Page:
Distance on the first day is 35 kilometers (21⅞ miles). At 7:20 AM, with pomp and circumstance, doors open and 2,140 walkers file out of the Roundup Centre onto the streets of Calgary. There is a party mood.
Participants are encouraged by thousands of cheering onlookers. Support vehicles including police vehicles, fire department vehicles and ambulances are standing ready. The 2 KM-long line stretches out to 5 kilometers in the first 2 hours. Sweep vehicles and a local motorcycle clubs have adorned their rides with boob-related decoration. The mini-vans functioning as sweep vehicles are our constant companions as they drive back and forth, cheering participants and assisting as required. The environment and the supporting entourage is incredibly uplifting.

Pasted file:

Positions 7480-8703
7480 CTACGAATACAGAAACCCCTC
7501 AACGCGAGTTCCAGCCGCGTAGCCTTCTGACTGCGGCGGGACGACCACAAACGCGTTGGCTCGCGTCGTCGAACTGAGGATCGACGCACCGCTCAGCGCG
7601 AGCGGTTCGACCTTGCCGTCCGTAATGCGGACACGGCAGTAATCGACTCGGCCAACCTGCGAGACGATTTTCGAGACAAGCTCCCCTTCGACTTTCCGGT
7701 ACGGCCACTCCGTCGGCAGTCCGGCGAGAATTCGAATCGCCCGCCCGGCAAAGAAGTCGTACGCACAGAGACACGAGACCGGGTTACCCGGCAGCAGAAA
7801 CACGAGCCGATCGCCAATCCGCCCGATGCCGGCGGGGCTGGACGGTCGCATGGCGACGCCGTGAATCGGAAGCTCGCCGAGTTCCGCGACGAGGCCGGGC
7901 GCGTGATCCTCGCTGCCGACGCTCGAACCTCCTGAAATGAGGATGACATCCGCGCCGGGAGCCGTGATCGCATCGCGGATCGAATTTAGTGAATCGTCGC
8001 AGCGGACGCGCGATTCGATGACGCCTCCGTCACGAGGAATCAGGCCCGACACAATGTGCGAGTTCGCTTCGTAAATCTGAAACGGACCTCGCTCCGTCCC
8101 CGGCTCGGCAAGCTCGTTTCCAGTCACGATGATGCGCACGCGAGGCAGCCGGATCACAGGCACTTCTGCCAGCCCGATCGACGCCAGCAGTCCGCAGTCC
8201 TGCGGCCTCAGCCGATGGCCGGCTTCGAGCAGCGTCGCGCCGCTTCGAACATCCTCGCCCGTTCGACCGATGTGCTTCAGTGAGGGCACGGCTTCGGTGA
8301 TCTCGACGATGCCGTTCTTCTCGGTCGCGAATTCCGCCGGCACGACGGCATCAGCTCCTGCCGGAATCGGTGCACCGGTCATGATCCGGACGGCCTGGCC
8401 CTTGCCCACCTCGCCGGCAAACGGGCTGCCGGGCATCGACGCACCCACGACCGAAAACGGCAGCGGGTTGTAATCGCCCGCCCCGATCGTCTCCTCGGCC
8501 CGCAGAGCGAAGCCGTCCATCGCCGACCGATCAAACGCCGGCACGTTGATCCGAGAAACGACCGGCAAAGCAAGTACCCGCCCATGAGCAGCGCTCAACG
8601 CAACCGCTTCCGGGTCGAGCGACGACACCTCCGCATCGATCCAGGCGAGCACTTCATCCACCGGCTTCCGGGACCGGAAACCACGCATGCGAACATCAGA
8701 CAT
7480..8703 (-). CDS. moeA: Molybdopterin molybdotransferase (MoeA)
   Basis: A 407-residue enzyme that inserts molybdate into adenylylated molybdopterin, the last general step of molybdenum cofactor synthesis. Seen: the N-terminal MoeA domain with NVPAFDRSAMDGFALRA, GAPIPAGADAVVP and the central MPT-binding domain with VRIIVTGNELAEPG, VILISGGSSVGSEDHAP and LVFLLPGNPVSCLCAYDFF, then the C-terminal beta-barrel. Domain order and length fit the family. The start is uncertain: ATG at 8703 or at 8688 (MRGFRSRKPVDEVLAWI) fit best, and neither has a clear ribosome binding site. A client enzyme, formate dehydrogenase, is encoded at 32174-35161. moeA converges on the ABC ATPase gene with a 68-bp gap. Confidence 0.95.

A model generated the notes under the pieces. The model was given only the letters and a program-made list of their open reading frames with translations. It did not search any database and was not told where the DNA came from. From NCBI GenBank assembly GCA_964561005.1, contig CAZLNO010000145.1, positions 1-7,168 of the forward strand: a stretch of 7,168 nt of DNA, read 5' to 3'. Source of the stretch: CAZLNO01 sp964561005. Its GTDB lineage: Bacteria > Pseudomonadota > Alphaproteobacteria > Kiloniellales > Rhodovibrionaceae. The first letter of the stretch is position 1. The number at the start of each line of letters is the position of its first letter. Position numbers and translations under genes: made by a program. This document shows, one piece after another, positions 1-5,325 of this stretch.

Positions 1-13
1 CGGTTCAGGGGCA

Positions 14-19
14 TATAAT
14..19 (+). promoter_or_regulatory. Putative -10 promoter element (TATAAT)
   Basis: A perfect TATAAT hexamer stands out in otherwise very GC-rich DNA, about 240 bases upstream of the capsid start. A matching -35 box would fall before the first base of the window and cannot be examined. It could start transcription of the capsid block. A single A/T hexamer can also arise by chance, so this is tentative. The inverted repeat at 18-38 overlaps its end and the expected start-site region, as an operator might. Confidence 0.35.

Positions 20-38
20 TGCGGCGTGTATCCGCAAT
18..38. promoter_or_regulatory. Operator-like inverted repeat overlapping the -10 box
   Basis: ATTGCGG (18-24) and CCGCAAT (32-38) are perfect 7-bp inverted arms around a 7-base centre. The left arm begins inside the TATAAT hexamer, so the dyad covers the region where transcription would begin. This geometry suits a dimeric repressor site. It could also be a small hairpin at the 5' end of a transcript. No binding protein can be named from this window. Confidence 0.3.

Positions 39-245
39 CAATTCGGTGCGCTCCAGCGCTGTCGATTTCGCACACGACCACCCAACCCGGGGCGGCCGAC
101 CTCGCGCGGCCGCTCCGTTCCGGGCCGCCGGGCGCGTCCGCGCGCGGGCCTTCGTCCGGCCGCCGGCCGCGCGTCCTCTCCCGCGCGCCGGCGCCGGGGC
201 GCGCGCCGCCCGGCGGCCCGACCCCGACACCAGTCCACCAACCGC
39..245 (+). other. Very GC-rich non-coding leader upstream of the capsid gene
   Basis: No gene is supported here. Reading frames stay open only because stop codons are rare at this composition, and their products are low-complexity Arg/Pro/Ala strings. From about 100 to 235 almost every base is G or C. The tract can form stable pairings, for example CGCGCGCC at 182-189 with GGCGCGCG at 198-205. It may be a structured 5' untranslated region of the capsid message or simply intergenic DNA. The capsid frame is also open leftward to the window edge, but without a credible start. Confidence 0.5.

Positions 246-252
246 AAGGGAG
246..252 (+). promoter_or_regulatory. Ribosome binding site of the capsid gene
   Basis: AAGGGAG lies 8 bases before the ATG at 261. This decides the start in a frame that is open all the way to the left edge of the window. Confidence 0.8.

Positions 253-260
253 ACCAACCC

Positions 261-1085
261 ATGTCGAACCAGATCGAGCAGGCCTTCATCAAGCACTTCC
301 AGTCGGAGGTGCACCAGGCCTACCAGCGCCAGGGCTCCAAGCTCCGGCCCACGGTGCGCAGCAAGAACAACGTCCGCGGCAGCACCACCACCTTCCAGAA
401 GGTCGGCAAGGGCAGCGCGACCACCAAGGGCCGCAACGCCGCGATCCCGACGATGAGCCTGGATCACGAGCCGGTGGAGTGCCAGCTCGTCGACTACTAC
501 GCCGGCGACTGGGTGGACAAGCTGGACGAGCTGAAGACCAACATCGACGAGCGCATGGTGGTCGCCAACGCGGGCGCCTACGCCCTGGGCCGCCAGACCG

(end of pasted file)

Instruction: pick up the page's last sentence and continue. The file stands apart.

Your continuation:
Motorcyclists assist police and EMS in traffic control and problem resolution. Over 21,000 volunteers are involved in this effort. The organization is impressive. Every 3 KM (1⅞ miles) there are pit stops where Porta-Potties, water, electrolyte drinks and snacks are available. Walking participants are greeted by cheering volunteers and the public at large as walkers enter and leave each rest stop.
Near noon, walking participants are escorted into the lunch stop near Foothills Hospital by a small but exuberant bagpipe band and columns of the ever-cheering volunteers. The ample lunch provided is excellent and participants are treated like royalty. First aid is available as required. The perpetual attention of EMS resources riding the route on bicycles, quads and ambulances provide treatment for knee, muscle problems and blisters.